Kobe Bryant might have fallen apart quickly after peaking with a second straight scoring title in 2006-07, if it wasn’t for Tim Grover’s help.
We’ve all known forever that there are few people who could ever even dream of emulating Kobe Bryant. But if the thought of emulating Bryant’s on-court achievements is a pipe dream for most, it’s basically impossible to emulate his work ethic.
There has probably been no one in any craft or line of work more dedicated to excellence than Kobe. This was a man who’d had the world at his feet since his teenage years. Indeed, Kobe was a part-time teenage heartthrob WHILE being an NBA player at 18 years of age.
But Kobe Bryant was the one man who preferred getting his work in when the lights were off. He’s the one sportsperson with whom the legend was true – he was out there burning the midnight oil in order to get an advantage over his rivals.
Over the years, it became clear that nobody in the league would touch his skill levels. This much was never more apparent than during the 3 years from 2004 to 2007, when Kobe Bryant pasted the NBA with 40-burgers one after the other.
However, the toll of demanding excellence from himself every single second got to Kobe pretty early as well. After finishing his 11th professional season, Kobe realized that he needed to make some changes.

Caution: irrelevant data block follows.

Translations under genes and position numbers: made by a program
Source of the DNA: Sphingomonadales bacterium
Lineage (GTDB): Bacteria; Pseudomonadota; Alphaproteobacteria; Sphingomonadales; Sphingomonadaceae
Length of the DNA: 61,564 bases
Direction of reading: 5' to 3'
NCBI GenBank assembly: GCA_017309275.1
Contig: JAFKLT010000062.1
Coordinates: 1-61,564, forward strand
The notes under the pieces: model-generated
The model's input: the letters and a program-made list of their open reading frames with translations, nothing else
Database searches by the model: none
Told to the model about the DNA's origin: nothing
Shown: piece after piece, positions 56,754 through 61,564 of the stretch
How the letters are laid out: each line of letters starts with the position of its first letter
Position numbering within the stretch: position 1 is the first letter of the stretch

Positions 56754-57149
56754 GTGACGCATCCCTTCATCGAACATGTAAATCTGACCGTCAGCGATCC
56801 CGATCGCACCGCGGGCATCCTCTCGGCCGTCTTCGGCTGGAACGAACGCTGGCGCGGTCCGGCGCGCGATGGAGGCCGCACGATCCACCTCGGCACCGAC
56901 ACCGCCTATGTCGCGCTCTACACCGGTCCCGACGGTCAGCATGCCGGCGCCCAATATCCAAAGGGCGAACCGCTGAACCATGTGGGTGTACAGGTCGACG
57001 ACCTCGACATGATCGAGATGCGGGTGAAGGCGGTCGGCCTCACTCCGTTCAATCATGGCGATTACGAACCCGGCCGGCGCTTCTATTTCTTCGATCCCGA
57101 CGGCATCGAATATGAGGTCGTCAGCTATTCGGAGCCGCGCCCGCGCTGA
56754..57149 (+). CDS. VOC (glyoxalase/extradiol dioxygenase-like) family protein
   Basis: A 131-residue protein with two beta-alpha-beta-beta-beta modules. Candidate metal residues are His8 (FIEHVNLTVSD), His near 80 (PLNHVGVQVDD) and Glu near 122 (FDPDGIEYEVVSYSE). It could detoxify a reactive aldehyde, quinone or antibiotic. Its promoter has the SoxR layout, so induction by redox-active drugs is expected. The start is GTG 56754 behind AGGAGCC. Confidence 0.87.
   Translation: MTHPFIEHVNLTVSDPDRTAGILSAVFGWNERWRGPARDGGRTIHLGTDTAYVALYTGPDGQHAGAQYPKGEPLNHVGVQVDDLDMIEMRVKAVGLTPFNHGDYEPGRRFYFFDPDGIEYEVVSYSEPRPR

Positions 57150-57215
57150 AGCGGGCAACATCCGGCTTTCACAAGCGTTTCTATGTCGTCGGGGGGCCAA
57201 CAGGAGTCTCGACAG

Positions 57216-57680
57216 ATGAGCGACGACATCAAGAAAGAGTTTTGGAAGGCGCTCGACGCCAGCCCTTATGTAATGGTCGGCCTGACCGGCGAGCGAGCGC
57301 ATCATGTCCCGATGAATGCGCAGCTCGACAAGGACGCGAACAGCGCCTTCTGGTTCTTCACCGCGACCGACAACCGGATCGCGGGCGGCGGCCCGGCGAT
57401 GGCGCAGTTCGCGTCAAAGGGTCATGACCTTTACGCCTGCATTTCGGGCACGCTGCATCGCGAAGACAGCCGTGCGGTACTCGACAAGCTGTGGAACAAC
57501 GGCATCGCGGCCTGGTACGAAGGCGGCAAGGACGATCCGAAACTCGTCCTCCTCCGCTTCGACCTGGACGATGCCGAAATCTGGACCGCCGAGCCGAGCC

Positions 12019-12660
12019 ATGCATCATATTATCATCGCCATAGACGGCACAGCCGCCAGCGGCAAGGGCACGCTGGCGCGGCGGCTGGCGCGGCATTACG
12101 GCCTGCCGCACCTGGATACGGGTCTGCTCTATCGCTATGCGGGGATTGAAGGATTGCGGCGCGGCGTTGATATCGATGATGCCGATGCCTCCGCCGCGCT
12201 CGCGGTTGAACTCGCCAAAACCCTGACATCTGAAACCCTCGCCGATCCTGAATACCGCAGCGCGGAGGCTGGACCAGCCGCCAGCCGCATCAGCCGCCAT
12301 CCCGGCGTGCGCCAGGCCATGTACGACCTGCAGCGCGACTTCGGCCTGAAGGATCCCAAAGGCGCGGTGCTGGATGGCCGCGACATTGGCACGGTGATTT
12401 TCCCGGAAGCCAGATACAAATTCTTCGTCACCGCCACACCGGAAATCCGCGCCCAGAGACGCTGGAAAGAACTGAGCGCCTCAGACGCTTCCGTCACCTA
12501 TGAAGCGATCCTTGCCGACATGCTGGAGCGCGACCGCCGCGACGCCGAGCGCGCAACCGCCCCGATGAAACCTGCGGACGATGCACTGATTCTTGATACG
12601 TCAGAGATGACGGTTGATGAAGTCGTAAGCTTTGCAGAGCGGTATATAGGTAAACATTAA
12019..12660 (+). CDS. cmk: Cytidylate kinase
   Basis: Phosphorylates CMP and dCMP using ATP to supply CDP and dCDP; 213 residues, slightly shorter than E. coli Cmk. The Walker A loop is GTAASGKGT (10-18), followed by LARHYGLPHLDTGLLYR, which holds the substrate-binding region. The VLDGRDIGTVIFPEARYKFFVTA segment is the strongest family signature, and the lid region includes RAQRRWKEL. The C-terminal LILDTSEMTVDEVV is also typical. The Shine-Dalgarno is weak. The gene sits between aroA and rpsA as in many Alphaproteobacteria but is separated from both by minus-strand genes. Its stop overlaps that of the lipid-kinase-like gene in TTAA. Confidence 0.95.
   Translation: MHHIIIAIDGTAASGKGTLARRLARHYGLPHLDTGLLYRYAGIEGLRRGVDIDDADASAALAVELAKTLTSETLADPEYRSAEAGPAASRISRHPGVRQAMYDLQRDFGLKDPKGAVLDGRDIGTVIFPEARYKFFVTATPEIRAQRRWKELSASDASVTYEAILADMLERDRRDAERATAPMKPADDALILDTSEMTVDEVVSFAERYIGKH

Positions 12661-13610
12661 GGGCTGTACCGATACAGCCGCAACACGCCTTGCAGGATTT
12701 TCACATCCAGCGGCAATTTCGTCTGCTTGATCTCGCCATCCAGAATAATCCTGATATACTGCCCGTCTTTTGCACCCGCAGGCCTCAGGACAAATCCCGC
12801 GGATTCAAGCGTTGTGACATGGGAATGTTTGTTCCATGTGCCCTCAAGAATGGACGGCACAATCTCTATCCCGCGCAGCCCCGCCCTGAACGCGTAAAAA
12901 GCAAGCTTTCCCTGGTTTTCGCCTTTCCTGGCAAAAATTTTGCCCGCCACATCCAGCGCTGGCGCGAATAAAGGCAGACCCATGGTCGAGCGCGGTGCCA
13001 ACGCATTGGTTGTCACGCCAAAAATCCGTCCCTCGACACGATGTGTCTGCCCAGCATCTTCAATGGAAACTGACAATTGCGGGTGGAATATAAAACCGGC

Tim Grover goes through the changes he made with Kobe Bryant and his workout regimen
Kobe Bryant conferred with his mentor and idol – THE Michael Jordan – about which trainer to work with. Jordan recommended Tim Grover with his eyes closed with the parting message ‘He’s the biggest a**hole there is!’
Tim Grover detailed how Kobe Bryant had worn his eccentric muscle tissue out and was unable to relax his muscles and decelerate at an elite level back in 2007 in an interview with GQ Sports:
“We started to go through the regimen, and the problem with his knees was, he was basically doing too much. I said ‘You can continue to work with everybody, but I have to be in charge. I have to know everything that’s happening.’”
“Once we got everybody on the same page, we actually decreased his workload. Kobe is one of those persons that, his biggest obsession was to have more championships than Michael. If you asked him when he would retire, he would say ‘After number 7.’”